22 Mar 2015 at 13:53
Over the next couple of weeks I’m going to look at a few post-election scenarios in terms of possible cabinet line-ups and who might stand in any of the various leadership contests the election result might throw up.
Let’s start by looking at a possible Cameron Cabinet. I’m going to compile it on the premise that Cameron is running either a majority or minority administration, with no coalition partner. The first thing to say is that Cameron has little room for manoeuvre in the top jobs. George Osborne made very clear to me in my interview with him on Friday that he wants and expects to stay at the Treasury. Philip Hammond is a relatively new Foreign Secretary and would not expect to be switched. But if he stays put, would Theresa May really expect to start another five year stint at the Home Office? She’s done a remarkably good job, and I reckon she would be moved to the Foreign Office with Philip Hammond maybe moving the other way or moving to Business.
It’s striking how David Cameron has stuffed his Minister of State and Parliamentary Under Secretary jobs with a succession of mediocrities. There are a few brighter lights but by aand large they are people who will never get into the Cabinet. It’s a major mistake. All Minister of States should be people who ought at some stage to be in the Cabinet.
Chancellor of the Exchequer: George Osborne
Foreign Secretary: Theresa May
Home Secretary: Michael Gove
Business Secretary: Philip Hammond
Education Secretary: Sajid Javid
Chief Secretary to the Treasury: Liz Truss
Work & Pensions Secretary: Mark Harper
Transport Secretary: Matthew Hancock
Leader of the House of Commons: Grant Shapps
Defence Secretary: Michael Fallon
Justice Secretary: Nicky Morgan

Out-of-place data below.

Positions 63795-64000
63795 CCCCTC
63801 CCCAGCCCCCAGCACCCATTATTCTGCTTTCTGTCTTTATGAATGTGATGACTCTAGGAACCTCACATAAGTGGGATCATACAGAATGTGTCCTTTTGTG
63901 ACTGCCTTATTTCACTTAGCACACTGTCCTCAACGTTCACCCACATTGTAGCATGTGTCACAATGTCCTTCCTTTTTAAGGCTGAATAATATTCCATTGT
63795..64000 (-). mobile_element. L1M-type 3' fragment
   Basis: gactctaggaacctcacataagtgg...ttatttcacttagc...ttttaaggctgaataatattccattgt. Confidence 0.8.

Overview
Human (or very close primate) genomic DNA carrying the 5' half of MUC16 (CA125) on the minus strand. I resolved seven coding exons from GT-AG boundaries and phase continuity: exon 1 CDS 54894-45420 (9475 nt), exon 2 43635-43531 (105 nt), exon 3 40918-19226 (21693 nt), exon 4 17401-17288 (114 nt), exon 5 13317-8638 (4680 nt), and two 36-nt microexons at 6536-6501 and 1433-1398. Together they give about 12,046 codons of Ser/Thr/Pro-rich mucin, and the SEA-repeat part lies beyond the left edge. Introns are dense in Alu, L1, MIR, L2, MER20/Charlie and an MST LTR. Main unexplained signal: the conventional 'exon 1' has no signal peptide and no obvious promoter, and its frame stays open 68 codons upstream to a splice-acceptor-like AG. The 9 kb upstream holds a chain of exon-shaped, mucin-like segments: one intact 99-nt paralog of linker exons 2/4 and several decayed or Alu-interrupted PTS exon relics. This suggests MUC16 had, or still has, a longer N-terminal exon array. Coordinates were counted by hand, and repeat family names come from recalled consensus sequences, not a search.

Energy & Climate Change Secretary: Andrea Leadsom
Culture Secretary: Priti Patel
Health Secretary: Jeremy Hunt
Local Government & Communities Secretary: Nick Boles
International Development: Jo Johnson
Leader of the House of Lords: Baroness Stowell
Chief Whip: Greg Hands
Chariman of the Conservative Party: Claire Perry
Defra Secretary: Greg Clark
Scottish Secretary: David Mundell
Welsh Secretary: Stephen Crabb
Northern Ireland Secretary: Mike Penning
Minister without Portfolio: Boris Johnson
This means that Chris Grayling, Eric Pickles, William Hague, Justine Greening, Patrick McLoughlin, Iain Duncan Smith and Theresa Villiers would all leave the Cabinet. Seven out of 25 Cabinet Ministers would be women. If Esther McVey wins her seat, she would definitely be in a Cameron cabinet, but as I have projected her to lose her seat, as has Lord Ashcroft, I haven’t included her here.
I have to say this isn’t the Cabinet lineup I’d necessarily pick myself, but I think most of the people I have included are ones which David Cameron is likely to, even if they’re not necessarily in the right jobs! I did get more right than other commentators in the last reshuffle, but in this game you’re only as good as your last prediction. If I had the choice I’d keep Grayling and Pickles in the cabinet, but I suspect they will be sacrificed for more women. As for IDS, I don’t think he’d want a different job and I suspect he will think five years of welfare reform is more than enough for anyone.
COMING NEXT: Who would be in a Labour cabinet?